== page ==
Buddhism’s Teachings on Fake News

Amanda N. Perera

Dissemination of Fake News has a deep archive. Anything from “Vidane vomited seven crows” to “poison mixed into waterways by extremists” is fake news. News is synonymous with credible reports, announcements, and press releases. But this is not always the case. The government has issued myriad legal guidelines on tackling fake news. Doing so is essentially a protection-based approach. Why don’t we try an empowerment approach? (A bottom-up approach) We can then reach people at the grass-root level and teach them the repercussions of creating, listening, and accepting fake news. 

By nature, humans love conflict and curiosity. People are always  in dire need of information; we thirst for it. Observe how fast, inquisitive stories provoking diabolical thoughts and attitudes go-round over informative articles on e-waste challenges to the environment. 

There is a biological and psychological motivation behind creating, spreading, and accepting fake news without reasoning. One could initiate and be a source of fake news due to profit, attention, or indirect benefits. Sometimes, there could be no purpose at all, which makes the argument for needing to reach out to and educate people first and foremost. Sometimes, data could be valid, but language doesn’t make sense specifically when translated, creating a fake data set. 

Sri Lanka comprises a Buddhist majority and people respect religion above all. Has Buddhism got a word on fake news? Does Buddhism have an interpretation or teaching on Fake News?  The origin of the philosophy was about finding the eternal truth in a world full of figments. Religious teachings infuse people with optimism. Siddhartha, seated beneath the Bodhi Tree, became Gautama Buddha after comprehending life’s reality and achieving “enlightenment”. Gautama Buddha preached these golden words 2500+ years ago, and its relevance is uninterrupted. These words are neither complex nor recondite. 

“It is proper for you, Kalamas, to doubt, to be uncertain; uncertainty has arisen in you about what is doubtful. Come, Kalamas. Do not go upon what has been acquired by repeated hearing; nor upon tradition; nor upon rumor; nor upon what is in a scripture; nor upon surmise; nor upon an axiom; nor upon specious reasoning; nor upon a bias towards a notion that has been pondered over; nor upon another’s seeming ability; nor upon the consideration, ‘The monk is our teacher’ Kalamas, when you yourselves know: These things are bad; these things are blamable; these things are censured by the wise; undertaken and observed, these things lead to harm and ill,’ abandon them.”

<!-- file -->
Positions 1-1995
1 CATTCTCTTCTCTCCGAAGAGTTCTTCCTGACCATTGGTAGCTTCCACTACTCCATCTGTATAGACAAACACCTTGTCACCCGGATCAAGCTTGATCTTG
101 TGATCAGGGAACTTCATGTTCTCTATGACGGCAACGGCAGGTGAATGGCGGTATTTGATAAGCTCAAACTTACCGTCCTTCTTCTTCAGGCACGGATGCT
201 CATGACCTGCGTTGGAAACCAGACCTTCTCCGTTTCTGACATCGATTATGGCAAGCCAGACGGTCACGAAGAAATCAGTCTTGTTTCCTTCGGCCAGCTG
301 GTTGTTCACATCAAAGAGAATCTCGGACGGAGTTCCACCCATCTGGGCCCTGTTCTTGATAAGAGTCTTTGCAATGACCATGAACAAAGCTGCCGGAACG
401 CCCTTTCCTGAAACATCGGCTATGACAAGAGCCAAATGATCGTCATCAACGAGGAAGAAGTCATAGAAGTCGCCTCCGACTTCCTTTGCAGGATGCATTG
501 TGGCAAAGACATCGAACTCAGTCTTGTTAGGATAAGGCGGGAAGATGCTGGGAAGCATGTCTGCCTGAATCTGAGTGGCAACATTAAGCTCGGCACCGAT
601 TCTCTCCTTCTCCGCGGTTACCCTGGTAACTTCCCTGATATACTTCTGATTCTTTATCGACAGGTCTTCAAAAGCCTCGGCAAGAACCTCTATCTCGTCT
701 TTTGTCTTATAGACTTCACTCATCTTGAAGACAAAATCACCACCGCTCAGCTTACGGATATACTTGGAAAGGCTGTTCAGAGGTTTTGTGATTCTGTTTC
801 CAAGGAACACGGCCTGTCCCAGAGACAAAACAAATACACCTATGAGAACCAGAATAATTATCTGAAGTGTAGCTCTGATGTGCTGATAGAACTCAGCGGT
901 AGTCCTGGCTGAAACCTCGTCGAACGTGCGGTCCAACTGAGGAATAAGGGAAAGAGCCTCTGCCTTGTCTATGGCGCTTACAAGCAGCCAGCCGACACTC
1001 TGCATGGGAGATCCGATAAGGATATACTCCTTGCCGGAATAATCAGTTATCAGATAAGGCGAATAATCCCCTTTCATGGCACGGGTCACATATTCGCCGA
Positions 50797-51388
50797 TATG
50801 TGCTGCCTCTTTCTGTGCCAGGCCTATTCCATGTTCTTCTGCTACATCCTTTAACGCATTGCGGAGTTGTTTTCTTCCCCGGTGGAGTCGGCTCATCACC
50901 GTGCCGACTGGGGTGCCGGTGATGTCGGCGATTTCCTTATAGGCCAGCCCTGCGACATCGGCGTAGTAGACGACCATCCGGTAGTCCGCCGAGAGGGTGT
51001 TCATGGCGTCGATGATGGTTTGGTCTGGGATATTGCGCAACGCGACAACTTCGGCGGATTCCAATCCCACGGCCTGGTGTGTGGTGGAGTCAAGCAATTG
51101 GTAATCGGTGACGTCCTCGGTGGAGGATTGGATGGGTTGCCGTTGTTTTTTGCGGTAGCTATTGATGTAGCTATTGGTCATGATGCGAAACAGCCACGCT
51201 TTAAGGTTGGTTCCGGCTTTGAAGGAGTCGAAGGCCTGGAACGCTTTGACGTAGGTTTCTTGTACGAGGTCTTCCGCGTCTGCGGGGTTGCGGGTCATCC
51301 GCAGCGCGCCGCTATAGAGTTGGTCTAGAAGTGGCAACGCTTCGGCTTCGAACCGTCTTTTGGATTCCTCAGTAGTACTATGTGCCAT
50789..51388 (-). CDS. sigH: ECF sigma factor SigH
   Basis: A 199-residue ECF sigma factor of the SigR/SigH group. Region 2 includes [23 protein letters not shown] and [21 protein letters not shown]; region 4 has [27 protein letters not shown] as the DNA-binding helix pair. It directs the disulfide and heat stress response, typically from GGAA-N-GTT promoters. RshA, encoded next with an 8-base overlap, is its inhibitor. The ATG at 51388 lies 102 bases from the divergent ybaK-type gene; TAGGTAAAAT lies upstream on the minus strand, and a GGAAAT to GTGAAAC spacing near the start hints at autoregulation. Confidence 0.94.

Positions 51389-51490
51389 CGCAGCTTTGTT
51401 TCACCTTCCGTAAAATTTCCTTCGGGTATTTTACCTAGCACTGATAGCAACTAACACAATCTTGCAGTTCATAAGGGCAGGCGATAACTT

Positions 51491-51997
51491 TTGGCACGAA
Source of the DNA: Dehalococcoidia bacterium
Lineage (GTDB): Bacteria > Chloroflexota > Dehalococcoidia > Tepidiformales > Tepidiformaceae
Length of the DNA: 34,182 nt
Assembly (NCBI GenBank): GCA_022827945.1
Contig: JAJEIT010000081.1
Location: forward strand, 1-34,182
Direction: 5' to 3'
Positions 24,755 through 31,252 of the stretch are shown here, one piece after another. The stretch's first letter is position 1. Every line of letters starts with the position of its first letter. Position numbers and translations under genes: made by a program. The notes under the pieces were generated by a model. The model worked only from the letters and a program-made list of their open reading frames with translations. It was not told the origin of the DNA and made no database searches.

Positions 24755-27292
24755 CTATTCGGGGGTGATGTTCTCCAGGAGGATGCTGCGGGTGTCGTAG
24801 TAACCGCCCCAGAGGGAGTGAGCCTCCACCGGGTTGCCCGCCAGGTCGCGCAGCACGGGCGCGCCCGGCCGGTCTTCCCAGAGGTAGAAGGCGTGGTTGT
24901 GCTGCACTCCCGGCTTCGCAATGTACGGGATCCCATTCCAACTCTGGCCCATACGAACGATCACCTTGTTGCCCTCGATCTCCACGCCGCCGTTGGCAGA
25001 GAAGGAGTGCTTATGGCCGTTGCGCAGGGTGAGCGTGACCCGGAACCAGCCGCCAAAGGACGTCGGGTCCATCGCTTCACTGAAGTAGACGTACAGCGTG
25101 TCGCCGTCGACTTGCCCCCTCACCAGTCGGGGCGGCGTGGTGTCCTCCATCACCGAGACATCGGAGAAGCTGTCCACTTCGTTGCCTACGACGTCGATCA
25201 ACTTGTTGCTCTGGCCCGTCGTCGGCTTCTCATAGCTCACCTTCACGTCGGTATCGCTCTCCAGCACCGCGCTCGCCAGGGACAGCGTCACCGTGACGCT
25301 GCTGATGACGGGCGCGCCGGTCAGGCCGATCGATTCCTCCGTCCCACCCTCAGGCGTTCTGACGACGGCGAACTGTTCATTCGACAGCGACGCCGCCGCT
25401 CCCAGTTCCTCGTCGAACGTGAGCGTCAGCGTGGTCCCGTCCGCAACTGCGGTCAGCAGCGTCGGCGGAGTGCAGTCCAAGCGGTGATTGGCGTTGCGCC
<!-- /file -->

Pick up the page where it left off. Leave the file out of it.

These expressions were preached by Gauthama Buddha in the Kalama Sutta as a reply to Kalamas; inhabitants of Kesaputta when asked, “Which of these reverend monks and brahmins spoke the truth and which falsehood?” They had doubts and uncertainty on doctrines explained by various monks who visited Kesaputta. 

If we chip this into a rudimentary definition, generating fake news is lying. You could be lying to yourself and the circle of people around you. Currently, one’s circle amounts to 1000+ with quick access to social media. That means you are misleading a whole community. Gautama Buddha was strict on truth. It is accentuated by the discourse Ambalatthika-rahulovada Sutta delivered to Ven.Rahula. (Son of Siddhartha alas Gauthama Budhdha) 

Sri Lankan Buddhists may have learned the consequences of fabrication at kindergarten, focusing on a narrative layer of “Don’t lie” or “Lying is bad”. We can take these lessons on a broader scale setting up a dialogue with faith-based organizations and religious leaders. Workshops on tackling fake news are inadequate if it only addresses the legal framework. On 15th November 2020, a 28-year-old man was arrested for publishing fake news on social media claiming that many people were found dead on Sri Lanka roads due to Coronavirus. Shouldn’t we now attempt a distinct approach to tackle the problem? Psychologically people are petrified of the reverberations of crime when they are taught; that’s what keeps up our society’s discipline to this level. Wouldn’t religious teachings that are dear and near to people be a healthy game plan to combat fake news too?

The views and opinions expressed in this publication are those of the authors. They do not purport to reflect the opinions or views of the Sri Lanka Press Institute.

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